Each student selected one of their four ideas to make into a print that would be repeated multiple times. After placing their chosen drawing on top of a piece of styrofoam, students traced over their drawing with a wooden stylus. Then they removed the paper and went over their drawing again, to make the lines deeper. The final step was to go over their lines one more time with a blunt or dull pencil, to make their lines a little wider. Below are some examples of the finished printing plates. We are now printing with them, so stay tuned to see our prints! 

Monday, October 17, 2016

Line Challenge Resist Paintings

PK and Kindergarten artists started off the year by exploring line! Lines are a traveling mark, created when a dot goes for a walk. They help define the edges of shapes and space, and we can see them all around us! We learned about the names of different lines, including straight, wavy, zig-zag, curly, dotted and spiral. We also created some of our own, including a "circle line," "bumpy line" and "castle line"! 
Using oil pastels, students drew a variety of different lines in their "line challenge" drawings, making them go all the way across their paper. They drew lines that we had learned about, like straight and zig-zag lines, and invented new lines from their imagination. They also tried combining different lines together.
Next class, we explored what happens when we add paint on top of our oil pastel lines. We watched a demonstration of paint on top of oil pastel and noticed that we could still see the oil pastel lines through the paint -- as one student said, it worked like magic!
We learned that this is because the oil pastel and paint are made of different materials so instead of mixing together, they move away from each other. This is called resist!
Students painted on top of their oil pastel lines, working on washing out their brush between colors and trying to cover the entire paper with paint. It was fun to see resist in action, and watch our lines magically show up through the paint! It was especially fun with the lines we made using white oil pastel. Below are examples of our artwork, some of which are on display on the bulletin board in the connector hallway!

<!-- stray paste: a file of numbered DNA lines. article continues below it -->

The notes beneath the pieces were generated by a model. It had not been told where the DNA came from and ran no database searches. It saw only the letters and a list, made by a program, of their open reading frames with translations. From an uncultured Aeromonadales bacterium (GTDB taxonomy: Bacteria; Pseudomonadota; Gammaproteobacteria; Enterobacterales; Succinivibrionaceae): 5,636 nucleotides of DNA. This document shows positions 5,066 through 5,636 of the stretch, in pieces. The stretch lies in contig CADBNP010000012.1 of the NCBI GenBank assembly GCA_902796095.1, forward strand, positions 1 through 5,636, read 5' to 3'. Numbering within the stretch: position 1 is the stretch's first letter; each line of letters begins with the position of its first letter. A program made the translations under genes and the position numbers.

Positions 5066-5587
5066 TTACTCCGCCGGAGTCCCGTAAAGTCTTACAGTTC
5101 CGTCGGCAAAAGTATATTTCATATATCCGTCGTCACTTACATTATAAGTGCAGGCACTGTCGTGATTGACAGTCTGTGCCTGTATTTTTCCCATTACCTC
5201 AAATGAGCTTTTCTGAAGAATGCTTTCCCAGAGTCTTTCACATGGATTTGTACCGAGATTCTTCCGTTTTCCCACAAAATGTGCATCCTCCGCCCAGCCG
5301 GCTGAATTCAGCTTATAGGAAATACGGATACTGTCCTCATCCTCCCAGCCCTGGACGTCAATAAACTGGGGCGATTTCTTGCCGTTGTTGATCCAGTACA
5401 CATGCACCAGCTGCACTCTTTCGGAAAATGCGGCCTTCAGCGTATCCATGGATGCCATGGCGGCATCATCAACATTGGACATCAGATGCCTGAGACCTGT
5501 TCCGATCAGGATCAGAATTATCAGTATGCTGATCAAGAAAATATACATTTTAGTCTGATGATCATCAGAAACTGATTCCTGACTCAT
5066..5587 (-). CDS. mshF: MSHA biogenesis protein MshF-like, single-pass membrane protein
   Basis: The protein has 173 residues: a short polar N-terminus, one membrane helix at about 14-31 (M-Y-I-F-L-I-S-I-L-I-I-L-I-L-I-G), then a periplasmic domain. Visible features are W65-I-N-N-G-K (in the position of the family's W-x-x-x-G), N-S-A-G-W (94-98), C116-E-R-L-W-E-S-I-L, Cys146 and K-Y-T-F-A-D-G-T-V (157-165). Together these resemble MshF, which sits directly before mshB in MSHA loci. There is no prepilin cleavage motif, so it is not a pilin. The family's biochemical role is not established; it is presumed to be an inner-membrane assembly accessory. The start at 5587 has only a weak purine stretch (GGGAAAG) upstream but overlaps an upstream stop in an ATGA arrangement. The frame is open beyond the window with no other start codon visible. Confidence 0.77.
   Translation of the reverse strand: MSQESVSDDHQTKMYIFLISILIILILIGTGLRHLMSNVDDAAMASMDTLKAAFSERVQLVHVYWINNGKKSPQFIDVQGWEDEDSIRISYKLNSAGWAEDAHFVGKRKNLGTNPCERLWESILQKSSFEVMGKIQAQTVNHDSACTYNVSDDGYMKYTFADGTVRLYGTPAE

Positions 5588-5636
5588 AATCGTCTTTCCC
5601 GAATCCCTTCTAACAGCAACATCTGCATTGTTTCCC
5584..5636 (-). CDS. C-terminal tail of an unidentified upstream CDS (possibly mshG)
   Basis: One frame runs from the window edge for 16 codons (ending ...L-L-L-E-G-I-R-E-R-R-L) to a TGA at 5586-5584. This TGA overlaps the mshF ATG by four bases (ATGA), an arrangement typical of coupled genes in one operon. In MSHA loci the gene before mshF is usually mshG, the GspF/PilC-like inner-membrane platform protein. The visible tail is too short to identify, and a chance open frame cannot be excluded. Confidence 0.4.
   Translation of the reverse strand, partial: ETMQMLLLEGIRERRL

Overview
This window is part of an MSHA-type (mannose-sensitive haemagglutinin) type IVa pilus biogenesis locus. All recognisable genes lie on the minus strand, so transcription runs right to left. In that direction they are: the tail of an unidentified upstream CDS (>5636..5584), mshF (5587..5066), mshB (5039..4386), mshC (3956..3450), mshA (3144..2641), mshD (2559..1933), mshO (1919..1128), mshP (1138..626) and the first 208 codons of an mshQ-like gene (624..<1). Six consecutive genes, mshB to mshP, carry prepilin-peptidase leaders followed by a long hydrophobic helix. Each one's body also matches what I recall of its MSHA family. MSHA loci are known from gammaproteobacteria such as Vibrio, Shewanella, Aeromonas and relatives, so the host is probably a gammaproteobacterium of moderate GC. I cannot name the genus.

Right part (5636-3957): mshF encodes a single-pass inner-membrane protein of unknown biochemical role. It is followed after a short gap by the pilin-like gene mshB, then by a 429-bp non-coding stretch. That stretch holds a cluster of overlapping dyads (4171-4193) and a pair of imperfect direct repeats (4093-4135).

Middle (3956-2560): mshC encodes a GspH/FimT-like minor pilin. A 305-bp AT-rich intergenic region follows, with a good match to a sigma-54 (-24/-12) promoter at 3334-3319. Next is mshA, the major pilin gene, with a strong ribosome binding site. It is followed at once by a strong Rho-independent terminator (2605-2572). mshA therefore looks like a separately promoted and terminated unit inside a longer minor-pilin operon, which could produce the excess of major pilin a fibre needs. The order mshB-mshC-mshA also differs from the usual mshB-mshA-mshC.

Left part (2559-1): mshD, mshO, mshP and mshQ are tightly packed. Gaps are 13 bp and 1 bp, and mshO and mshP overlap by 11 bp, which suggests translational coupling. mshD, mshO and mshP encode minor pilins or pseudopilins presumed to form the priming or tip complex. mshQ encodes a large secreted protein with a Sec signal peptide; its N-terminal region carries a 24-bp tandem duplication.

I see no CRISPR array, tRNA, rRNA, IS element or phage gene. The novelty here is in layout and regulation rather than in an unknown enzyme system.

Angelina, Kindergarten (Tan)
Annabelle, Kindergarten (Bolton)
Archie, Kindergarten (Bolton)
Graham, Kindergarten (Tan)
Naomi, PK (Mattson)
Magdalena, Kindergarten (Segreve)
Max, Kindergarten (Beatty)
Raphaella, Kindergarten (Tan)

Monday, October 3, 2016

Arts Around the World


This year, 2nd grade artists will be traveling around the world in their art and music classes! Ms. Patashnick and I are collaborating on an integrated curriculum focusing on art and music from Mexico, Russia, Ireland, Japan and South Africa. In art class, we will be learning about the culture, art forms, techniques and artists from those countries. In music class, students will be learning songs, culture, musical traditions and about musicians from those same countries, as well. 
To start off the year, students previewed artwork from each country. Each group of students received images of artwork from a different country. They began by sharing what they noticed about the artwork with each other, and made predictions about what materials were used and why the artists might have made these artworks. Students also considered whether the artwork had a function of some kind and shared information they already knew about that country.  
For example, one student noticed that the green and orange color in the artwork from Ireland matched the colors of the Irish flag. Another student made a connection between the fish featured in artwork from Japan to the fact that Japan is surrounded by water and they eat a lot of fish there, like sushi. Groups wrote down all their ideas and we shared them with the class. During this process, we also worked on respectfully sharing our ideas with the group, even when we did not agree with each other.

We are starting with Mexico this October, so check back to find out what we are learning about! In May, students will demonstrate what they have learned and created throughout the year at a culminating art and music showcase for their families and members of the Hosmer community. Our first stop is Mexico, so stay tuned. Feel free to ask your students about their artistic and musical travels throughout the year!